Keep in mind MLS already told Ozdemir no. I suspect city felt 11 weren’t getting anywhere, and likely lacked the financial juice to get MLS interested. City likely told Indy 11 that ‘additional investors and $ would be needed’. Ozdemir likely wanted to go solo. Well, he now is. Otherwise he and others would have been at the podium. I was curious as to who would be with Hogsett today, regardless of what he was going to announce. NHL, MLS, MLB. Nada, considering one can throw a rock from 338 Pearl Street to Gainbridge Fieldhouse,….I suspect Simon is one of the principals.

    1. Well if it’s Simon we can expect a substandard product. Simon had been selling were a small market team.. what do expect for decades now. Despite the fact there are smalls market successful teams (smaller than Indy) all over the league. But, you drink that BS all you want.

    2. Pat B: not sure where you’re getting your information. By any reasonable standard, the Simons are among the elite pro franchise owners. Very respected in the industry, and by now, probably the longest-lasting NBA ownership group.

    3. Rick S. My info is we’ve had a substandard product on the court for almost the entire Simon ownership. We have been told for decades we can’t compete because we are a small market. Yet, there are numerous small markets around the league that manage to put together good teams and even contenders year in and year out. Some even smaller markets than Indy. I could care less how long they’ve owned the team or if they are respected. No owner has gained more value for a team while spending less than Simon. It’s s big bag of BS and it looks like you bought it hook line and sinker.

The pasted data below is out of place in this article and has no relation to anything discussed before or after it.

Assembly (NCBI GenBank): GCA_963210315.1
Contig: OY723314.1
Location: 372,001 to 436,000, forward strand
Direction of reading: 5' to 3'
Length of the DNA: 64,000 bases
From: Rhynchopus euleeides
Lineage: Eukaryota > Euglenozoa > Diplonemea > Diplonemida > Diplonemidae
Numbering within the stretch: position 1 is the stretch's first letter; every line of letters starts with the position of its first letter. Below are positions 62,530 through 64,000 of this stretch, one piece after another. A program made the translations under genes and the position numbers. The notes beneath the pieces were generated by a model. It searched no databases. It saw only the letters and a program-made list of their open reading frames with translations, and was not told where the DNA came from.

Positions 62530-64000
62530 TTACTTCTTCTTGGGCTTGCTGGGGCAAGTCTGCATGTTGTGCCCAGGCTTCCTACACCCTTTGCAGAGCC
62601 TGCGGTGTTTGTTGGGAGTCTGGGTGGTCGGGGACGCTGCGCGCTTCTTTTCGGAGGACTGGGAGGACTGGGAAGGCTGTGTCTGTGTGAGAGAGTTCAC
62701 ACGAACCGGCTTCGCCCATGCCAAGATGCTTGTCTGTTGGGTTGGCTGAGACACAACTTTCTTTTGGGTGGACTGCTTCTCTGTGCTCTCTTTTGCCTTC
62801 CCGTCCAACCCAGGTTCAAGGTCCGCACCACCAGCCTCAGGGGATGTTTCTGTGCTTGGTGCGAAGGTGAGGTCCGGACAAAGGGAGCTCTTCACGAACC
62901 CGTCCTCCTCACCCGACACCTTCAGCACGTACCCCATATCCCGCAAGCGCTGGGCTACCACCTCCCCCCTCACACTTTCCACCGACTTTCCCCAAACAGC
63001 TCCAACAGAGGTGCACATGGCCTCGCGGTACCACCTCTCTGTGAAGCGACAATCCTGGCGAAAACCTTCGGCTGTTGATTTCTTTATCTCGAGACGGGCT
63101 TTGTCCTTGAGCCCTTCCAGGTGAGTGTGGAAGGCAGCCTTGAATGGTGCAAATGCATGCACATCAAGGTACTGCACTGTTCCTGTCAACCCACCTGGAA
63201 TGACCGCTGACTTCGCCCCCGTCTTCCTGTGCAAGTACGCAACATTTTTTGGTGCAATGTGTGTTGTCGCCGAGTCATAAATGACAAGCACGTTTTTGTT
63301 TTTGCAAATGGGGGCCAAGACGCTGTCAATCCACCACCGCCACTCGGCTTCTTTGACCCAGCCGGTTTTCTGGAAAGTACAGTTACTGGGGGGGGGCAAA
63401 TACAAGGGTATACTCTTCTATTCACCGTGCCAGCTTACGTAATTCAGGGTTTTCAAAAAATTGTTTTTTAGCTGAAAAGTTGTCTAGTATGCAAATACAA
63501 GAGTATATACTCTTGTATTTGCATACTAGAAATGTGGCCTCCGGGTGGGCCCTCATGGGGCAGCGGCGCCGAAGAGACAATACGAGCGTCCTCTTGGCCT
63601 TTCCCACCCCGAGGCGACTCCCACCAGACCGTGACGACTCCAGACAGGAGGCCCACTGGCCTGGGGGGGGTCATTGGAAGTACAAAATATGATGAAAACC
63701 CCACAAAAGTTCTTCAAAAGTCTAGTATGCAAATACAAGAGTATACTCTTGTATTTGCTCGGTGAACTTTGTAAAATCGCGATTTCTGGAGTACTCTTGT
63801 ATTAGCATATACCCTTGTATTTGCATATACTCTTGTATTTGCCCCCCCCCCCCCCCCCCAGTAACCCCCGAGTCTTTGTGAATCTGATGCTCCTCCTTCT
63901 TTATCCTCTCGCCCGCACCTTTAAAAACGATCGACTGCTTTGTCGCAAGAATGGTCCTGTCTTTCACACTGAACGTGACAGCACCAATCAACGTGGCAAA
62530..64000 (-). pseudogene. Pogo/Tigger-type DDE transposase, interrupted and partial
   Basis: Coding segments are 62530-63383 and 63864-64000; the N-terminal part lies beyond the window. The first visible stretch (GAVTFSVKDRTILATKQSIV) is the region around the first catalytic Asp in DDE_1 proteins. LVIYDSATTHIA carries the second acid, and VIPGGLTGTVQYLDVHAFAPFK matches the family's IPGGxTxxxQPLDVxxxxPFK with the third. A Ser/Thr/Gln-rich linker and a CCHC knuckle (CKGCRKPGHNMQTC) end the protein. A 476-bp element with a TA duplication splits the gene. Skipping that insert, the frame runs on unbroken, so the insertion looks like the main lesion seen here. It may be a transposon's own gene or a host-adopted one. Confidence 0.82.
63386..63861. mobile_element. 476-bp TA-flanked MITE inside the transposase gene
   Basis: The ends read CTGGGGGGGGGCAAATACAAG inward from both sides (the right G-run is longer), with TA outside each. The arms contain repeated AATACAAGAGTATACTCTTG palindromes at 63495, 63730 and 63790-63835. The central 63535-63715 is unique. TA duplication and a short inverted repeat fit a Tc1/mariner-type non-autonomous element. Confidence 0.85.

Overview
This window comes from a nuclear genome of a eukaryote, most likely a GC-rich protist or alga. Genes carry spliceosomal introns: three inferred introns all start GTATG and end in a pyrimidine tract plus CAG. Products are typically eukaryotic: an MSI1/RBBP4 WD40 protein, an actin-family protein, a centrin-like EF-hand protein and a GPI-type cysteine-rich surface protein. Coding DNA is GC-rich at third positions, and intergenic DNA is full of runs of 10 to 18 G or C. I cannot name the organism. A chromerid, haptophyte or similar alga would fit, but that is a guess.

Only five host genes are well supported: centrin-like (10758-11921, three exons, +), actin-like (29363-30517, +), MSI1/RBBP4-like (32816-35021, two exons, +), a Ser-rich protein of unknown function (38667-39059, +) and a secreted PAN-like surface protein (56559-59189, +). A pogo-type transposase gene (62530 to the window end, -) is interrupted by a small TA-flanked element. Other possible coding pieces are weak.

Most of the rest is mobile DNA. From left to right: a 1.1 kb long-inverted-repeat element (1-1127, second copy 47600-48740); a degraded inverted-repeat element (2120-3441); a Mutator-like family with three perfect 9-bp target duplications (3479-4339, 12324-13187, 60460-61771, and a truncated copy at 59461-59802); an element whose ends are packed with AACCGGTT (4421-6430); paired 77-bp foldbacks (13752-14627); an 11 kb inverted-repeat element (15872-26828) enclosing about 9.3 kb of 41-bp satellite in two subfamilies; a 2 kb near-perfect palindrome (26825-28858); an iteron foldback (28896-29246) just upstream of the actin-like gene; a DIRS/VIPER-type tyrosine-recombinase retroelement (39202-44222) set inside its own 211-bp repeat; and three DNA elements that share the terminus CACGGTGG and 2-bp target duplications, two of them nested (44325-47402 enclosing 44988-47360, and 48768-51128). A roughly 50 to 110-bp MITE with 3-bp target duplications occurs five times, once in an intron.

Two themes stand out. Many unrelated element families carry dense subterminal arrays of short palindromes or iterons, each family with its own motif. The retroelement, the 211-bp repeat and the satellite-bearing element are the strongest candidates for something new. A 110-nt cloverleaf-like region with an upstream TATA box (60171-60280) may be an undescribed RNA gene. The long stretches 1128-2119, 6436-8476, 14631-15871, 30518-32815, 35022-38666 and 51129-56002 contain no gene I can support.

16. Indy does a sh$% job of thoroughly planning there strategies. It keeps on happening here.
    Let’s see if the city compensates Indy Eleven for time and money and hardship on the project.
    Maybe the Mayor’s mind is diverted.

  17. This is all hilarious. Ozdemir gets the shaft after years of being a shoddy fly by nighter, and I get to hear Indy 11 fans cry. Rare win by the Hogg.

  18. No matter what, there are people who comment here that will only see Indy as a sinkhole no matter what the reality is. I’m sure if a GOP mayor were elected miraculously in their eyes Indy would turn into a Garden of Eden over night. Nothing but blind hatred based upon politics which is the primary problem across this country. Personally, I love and believe in Indianapolis regardless of who the mayor is.

  19. Simon would make perfect sense, especially with a potential new PSDA on the heliport site. That’s quite near the site of Simon’s proposed new development, which includes a hotel tower and apartment tower. And sounds like IBJ likely nailed the identity of the seasoned soccer executive city is working with. Maybe there IS something here.

  20. This city for decades has been reactive instead of proactive. It only gets into gear when the bus has left the depot. There are about ‘600’ NHL franchises. One just got relocated because they were playing in a 4,700 seat college gym not even in the host city. Indy is still not on the NHL radar! The Pacers were bailed out by a telethon. The Colts were ‘stolen’. MLS’s hot list, prior to yesterday, had numerous cities with less population and ‘gravitas’ on their 🥵’hot list’. Louisville is going in. Louisville! All of that said, cudos to the mayor and his yet to be divulged backers.
    MLS has now adopted a Formula 1 attitude regarding membership. That’s why, with absolutely no local mention that a 4/24 press release by MLS announcing their new developmental system consisting of 8 locations is important to this whole thing. The only, all age developmental program on the international list is in Noblesville for this fall. They wouldn’t be doing this unless high level talks hadn’t already taken place a year or two ago. In spite of all the Nashvilles, Louisvilles, Cincinnati’s and St Louis’ in the region, none of them are positioned or offer as much upside as Indianapolis, America’s 17th largest city. Enough with the ‘small market’ gibberish-jabber.